- Written Notification: This notification informs the employee, in writing, how their performance or behavior is not meeting expectations. This notification must include the meeting day, time and content. This document must be sent to Human Resources to be placed in the employee file.
Performance Recovery Plan: The Performance Recovery Plan Form is a useful tool that discusses an employee’s
current behavior or performance problems and sets benchmarks for improvement. Use
this form to plan specific steps for recovering/improving employee performance that
does not meet established standards and expectations in one or more significant position
requirements. The supervisor is required to contact, review with and obtain approval from Human Resources for each Recovery
Plan. The Recovery Plan can be used for 30, 60, and 90-day periods. Please use the
Performance Recovery Plan Form.
- Schedule Periodic Review Sessions: The supervisor must follow up with employee by monitoring progress as well as by meeting with the employee at specified intervals to discuss the employee’s performance as well as strategies for making additional improvements. The supervisor must establish a timetable outlining the dates by which improvement will be required for the Recovery Plan.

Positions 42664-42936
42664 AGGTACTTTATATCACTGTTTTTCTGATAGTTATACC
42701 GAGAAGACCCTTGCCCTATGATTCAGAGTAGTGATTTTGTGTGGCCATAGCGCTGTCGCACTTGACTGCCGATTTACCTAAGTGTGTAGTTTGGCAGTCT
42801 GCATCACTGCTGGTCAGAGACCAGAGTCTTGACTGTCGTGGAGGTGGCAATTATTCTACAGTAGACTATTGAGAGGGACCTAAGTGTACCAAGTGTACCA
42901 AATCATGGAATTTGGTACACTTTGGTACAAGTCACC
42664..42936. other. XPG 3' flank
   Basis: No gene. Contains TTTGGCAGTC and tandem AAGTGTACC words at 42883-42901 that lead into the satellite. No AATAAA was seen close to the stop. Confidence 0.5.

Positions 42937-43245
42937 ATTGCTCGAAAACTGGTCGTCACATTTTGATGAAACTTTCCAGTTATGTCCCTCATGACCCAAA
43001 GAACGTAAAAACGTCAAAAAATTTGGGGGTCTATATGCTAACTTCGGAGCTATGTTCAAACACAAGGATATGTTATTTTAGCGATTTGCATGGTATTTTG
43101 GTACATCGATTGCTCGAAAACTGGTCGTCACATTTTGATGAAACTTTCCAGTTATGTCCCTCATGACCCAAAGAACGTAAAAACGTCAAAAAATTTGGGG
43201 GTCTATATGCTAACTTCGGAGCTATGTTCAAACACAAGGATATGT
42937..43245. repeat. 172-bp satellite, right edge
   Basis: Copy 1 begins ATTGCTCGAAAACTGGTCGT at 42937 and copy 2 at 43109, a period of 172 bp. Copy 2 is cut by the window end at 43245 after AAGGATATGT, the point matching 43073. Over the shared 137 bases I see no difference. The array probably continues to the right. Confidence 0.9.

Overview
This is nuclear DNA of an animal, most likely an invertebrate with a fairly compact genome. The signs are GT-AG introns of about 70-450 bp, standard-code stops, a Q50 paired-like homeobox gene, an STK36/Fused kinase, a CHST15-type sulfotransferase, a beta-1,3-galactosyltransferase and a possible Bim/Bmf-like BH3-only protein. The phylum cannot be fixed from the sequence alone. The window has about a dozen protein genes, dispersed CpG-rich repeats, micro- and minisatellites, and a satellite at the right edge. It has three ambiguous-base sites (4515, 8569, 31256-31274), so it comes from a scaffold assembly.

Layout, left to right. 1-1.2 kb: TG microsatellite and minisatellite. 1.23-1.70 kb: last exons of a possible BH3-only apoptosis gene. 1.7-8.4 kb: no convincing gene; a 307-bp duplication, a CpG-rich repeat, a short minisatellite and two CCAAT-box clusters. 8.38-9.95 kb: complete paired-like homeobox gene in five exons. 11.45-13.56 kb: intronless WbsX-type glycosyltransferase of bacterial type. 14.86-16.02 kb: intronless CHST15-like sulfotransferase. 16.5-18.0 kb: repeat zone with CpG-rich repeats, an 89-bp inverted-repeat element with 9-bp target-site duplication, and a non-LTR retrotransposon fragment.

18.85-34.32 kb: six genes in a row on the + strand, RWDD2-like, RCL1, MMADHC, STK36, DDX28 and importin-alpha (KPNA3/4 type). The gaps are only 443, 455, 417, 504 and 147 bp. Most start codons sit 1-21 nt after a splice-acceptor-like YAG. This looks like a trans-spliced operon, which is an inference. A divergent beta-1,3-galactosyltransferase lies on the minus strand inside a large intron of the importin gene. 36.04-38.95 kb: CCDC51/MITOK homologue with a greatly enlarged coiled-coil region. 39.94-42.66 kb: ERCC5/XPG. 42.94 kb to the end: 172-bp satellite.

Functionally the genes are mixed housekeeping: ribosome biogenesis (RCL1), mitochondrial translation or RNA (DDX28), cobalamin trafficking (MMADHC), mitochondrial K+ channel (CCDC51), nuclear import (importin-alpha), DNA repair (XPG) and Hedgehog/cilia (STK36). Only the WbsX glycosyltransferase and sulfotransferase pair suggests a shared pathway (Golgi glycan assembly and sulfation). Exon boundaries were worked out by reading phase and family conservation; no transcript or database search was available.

Performance Recovery Plan Evaluation: The supervisor must meet with the employee on the ending date of the Recovery Plan
to discuss whether or not the employee met agreed upon goals, expectations and/or
- Document terms: Supervisor must document the employee’s performance based on SMART goals established in the Recovery Plan.
- Consult with Human Resources: Supervisor must consult with Human Resources to ensure that the employee met or did not meet Recovery Plan goals and expectations.
- Improvement Achieved: If improvement was achieved, the supervisor meets with employee to close out Recovery Plan and sends final copy to Human Resources for filing.
- No Improvement (status same): If improvement was not achieved, the supervisor must meet with Human Resources to review the Recovery Plan and determine the next steps.